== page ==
• Anyone in the family can use the dog whistle for training your dog. Your dog will keep hearing different kinds of voices throughout the day if there are several of you in the household. However, it does not matter who’s blowing the whistle; it’ll just sound the same.
  • The sound of the dog whistle lacks emotion, making the sound consistent. In dog training, consistency is crucial.
  • When the dog whistle is used correctly, your dog will learn to love the whistle sound. They will be excited to hear the sound as they are when they hear a bag of chips being opened.
  • Your dog can hear the dog whistle from afar. A dog whistle is a sharp and sophisticated way to communicate with your dog while you’re outdoors.

3.    Obedience Training

When you train your dog, be it a puppy or an adult, it can be really challenging. Obedience training alongside reward-based training has been proven to be a more effective approach in fixing behavioral issues with dogs than using shock collars. The use of shock collars might cause distress in dogs, creating new behavior issues.

Basic obedience training involves teaching your dog to stay, sit, heel, lie down on command. It also involves potty training, which is one of the most essential things to teach your dog. When your dog masters all the basic obedience skills, you will enjoy the company of a well-behaved, well-adjusted, and happy companion.

Essential Obedience Commands to Teach Your Dog

  • Sit

Probably the easiest dog obedience command your dog can learn, so it is best to start with it.

You can hold a treat close to the nose of your dog, then move your hand up. Your dog’s head will follow the treat, which will cause their bottom to lower. When they are already in the sitting position, say the word “sit” and give them a treat and praise.

Repeat the exercise a few times daily until your dog gets the command.

  • Come

This command helps keep dogs out of trouble. They can return to you when you lose your grip on their leash or when they accidentally go outside.

To train your dog, have them on a leash. Go down to your dog’s level and say, “come,” while you gently pull on the leash. When your dog gets to you, reward them with a treat and affection.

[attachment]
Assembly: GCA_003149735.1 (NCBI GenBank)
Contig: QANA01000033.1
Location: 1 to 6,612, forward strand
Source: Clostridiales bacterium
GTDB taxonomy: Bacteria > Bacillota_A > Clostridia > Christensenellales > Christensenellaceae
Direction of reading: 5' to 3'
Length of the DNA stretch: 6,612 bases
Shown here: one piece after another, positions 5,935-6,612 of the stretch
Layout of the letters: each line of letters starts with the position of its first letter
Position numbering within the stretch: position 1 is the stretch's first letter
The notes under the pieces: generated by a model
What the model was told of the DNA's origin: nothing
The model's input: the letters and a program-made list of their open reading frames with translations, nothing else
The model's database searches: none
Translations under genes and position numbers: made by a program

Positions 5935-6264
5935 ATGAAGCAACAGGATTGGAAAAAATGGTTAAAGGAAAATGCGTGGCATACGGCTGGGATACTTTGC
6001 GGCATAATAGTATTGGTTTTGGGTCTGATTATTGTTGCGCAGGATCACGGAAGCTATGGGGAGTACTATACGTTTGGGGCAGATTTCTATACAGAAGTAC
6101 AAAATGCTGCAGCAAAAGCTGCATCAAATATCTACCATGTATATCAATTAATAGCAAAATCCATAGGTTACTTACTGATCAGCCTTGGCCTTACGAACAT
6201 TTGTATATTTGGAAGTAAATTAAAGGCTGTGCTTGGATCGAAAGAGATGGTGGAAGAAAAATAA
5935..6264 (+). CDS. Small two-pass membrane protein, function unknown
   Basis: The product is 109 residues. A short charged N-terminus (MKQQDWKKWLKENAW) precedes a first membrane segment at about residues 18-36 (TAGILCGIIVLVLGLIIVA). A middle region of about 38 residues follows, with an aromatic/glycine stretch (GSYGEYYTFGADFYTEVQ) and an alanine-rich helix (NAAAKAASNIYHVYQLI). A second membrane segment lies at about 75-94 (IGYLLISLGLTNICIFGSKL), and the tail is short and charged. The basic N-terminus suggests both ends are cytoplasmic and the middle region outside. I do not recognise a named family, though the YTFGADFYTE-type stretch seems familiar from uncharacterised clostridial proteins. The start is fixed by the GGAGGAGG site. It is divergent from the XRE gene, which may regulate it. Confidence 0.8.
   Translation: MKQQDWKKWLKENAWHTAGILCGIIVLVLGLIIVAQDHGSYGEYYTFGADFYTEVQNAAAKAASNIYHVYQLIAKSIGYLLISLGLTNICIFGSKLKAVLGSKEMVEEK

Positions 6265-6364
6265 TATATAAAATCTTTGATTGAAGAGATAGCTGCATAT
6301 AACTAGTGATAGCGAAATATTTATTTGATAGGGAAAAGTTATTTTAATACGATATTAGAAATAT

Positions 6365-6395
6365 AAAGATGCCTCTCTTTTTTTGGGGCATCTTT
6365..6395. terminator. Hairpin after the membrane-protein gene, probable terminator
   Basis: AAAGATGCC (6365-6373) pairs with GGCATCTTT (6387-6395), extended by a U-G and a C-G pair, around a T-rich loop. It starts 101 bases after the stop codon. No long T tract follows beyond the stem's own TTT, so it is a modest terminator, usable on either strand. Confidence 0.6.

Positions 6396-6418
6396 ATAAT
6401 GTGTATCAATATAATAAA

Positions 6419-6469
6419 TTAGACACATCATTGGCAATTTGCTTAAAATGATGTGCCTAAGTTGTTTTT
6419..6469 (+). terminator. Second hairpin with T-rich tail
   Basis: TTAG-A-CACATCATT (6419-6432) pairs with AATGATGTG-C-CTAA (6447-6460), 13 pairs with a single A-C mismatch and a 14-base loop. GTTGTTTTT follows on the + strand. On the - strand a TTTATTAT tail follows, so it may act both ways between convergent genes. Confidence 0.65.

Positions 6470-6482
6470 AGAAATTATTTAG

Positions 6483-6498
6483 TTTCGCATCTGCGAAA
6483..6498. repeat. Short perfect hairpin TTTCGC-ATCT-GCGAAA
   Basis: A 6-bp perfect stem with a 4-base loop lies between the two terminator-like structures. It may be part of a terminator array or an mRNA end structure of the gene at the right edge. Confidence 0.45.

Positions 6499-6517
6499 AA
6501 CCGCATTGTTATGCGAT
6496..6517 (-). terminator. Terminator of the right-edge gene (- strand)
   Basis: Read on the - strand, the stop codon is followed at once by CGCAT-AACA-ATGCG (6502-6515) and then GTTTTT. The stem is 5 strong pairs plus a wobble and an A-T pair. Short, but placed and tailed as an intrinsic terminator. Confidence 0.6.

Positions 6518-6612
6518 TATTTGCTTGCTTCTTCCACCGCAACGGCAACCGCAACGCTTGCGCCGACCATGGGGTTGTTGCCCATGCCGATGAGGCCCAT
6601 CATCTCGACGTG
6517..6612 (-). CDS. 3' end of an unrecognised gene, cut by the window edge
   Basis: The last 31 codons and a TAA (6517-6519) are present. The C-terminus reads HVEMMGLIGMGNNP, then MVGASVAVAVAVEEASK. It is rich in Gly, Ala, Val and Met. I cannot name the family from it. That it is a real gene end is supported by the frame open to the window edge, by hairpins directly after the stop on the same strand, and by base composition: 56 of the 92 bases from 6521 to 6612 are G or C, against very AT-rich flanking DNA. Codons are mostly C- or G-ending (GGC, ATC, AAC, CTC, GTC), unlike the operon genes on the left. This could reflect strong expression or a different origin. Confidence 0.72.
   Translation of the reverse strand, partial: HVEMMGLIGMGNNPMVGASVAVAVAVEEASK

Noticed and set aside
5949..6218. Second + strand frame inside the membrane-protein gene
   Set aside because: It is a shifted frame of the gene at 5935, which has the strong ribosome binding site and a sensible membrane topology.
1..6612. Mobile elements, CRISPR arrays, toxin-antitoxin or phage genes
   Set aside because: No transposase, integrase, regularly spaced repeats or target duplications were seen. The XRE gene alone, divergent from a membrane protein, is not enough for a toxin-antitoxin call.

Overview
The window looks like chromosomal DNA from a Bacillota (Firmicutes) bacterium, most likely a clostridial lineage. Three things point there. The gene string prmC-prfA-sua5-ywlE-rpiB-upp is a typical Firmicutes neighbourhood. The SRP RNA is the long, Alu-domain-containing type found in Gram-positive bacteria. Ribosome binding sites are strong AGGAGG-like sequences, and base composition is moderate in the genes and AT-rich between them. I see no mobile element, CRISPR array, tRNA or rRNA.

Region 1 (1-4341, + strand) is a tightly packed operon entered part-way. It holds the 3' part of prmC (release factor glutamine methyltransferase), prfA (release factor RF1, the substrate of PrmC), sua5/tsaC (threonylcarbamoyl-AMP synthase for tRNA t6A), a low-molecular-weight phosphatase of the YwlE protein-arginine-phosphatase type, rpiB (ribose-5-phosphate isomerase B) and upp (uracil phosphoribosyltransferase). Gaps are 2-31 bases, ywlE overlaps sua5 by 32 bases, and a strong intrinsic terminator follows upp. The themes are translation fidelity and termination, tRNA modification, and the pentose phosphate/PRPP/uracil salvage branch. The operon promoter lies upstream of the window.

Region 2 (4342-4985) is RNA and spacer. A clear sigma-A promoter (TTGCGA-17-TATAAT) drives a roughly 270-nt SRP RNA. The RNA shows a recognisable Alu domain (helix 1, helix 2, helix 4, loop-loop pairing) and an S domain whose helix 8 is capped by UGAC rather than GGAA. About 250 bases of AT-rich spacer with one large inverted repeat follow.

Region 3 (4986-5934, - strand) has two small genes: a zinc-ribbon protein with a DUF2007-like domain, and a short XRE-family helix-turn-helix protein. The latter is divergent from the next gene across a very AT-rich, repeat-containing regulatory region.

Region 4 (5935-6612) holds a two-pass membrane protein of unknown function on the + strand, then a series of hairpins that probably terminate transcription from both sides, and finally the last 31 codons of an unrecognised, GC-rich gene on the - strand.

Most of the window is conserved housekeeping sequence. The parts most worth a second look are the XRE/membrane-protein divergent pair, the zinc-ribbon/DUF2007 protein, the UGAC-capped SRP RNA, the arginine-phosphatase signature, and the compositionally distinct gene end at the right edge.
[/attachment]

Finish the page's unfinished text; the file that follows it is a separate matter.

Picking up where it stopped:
When your dog has mastered the command on leash, you can remove the leash and practice the command in an enclosed and safe area.

  • Down

It is one of the more difficult commands your dog will learn because the posture is submissive. You have to keep the training relaxed and positive, especially with anxious and fearful dogs.

To train your dog, find a good smelling treat that they like and hold it with your fist closed. Hold your hand up near your dog’s nose. When your dog starts to sniff it, you can move your hand to the floor, and your dog will follow. You can then slide your hand on the ground in front of your dog – this will make your dog’s body follow their head. When your dog is finally in the down position, you can say “down” and give them the treat and praise them.

Repeat the exercise daily so your dog will master the command.

  • Stay

Before you teach your dog this command, they should’ve mastered the “sit” command.

To train your dog, as them to sit first. Open the palm of your hand and place it in front of you and say, “stay.” Then you can take a few steps back. When your dog stays, reward them with affection and treat. Slowly increase the distance before giving your dog the reward. You have to always reward your dog for staying put, even for a few seconds.

This command will improve your dog’s self-control, and it may take a longer time for them to master this command. Don’t be discouraged and be patient.

Tips for Obedience Training

  • Keep the training sessions short

Training sessions can be around three times daily but shouldn’t be longer than ten to fifteen minutes each session. A long training session will cause your dog to grow weary and tired. When you don’t give your dog a break, they tend to regress as if they have never learned what you taught them in the first place.